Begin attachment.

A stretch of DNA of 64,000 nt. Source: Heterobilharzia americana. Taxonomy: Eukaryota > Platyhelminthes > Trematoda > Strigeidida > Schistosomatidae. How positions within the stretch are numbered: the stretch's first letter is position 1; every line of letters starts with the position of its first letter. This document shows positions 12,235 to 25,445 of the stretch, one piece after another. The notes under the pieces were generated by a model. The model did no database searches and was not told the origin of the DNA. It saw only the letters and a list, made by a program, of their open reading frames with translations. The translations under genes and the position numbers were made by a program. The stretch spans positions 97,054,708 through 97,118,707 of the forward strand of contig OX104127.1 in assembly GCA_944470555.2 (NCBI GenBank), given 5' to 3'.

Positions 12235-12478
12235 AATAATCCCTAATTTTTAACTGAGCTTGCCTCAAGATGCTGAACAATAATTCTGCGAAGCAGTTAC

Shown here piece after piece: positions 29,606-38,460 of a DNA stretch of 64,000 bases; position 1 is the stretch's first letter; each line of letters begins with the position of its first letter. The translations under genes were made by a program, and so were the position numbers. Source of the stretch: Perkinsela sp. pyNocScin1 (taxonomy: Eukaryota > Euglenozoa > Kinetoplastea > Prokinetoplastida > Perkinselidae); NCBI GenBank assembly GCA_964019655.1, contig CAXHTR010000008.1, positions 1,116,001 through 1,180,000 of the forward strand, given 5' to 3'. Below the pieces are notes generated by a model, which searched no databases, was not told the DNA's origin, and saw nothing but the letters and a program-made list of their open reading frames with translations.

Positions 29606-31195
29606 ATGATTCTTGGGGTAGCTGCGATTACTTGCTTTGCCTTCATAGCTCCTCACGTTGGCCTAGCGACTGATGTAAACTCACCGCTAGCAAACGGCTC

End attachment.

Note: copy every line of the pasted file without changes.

A stretch of DNA of 64,000 nt. Source: Heterobilharzia americana. Taxonomy: Eukaryota > Platyhelminthes > Trematoda > Strigeidida > Schistosomatidae. How positions within the stretch are numbered: the stretch's first letter is position 1; every line of letters starts with the position of its first letter. This document shows positions 12,235 to 25,445 of the stretch, one piece after another. The notes under the pieces were generated by a model. The model did no database searches and was not told the origin of the DNA. It saw only the letters and a list, made by a program, of their open reading frames with translations. The translations under genes and the position numbers were made by a program. The stretch spans positions 97,054,708 through 97,118,707 of the forward strand of contig OX104127.1 in assembly GCA_944470555.2 (NCBI GenBank), given 5' to 3'.

Positions 12235-12478
12235 AATAATCCCTAATTTTTAACTGAGCTTGCCTCAAGATGCTGAACAATAATTCTGCGAAGCAGTTAC

Shown here piece after piece: positions 29,606-38,460 of a DNA stretch of 64,000 bases; position 1 is the stretch's first letter; each line of letters begins with the position of its first letter. The translations under genes were made by a program, and so were the position numbers. Source of the stretch: Perkinsela sp. pyNocScin1 (taxonomy: Eukaryota > Euglenozoa > Kinetoplastea > Prokinetoplastida > Perkinselidae); NCBI GenBank assembly GCA_964019655.1, contig CAXHTR010000008.1, positions 1,116,001 through 1,180,000 of the forward strand, given 5' to 3'. Below the pieces are notes generated by a model, which searched no databases, was not told the DNA's origin, and saw nothing but the letters and a program-made list of their open reading frames with translations.

Positions 29606-31195
29606 ATGATTCTTGGGGTAGCTGCGATTACTTGCTTTGCCTTCATAGCTCCTCACGTTGGCCTAGCGACTGATGTAAACTCACCGCTAGCAAACGGCTC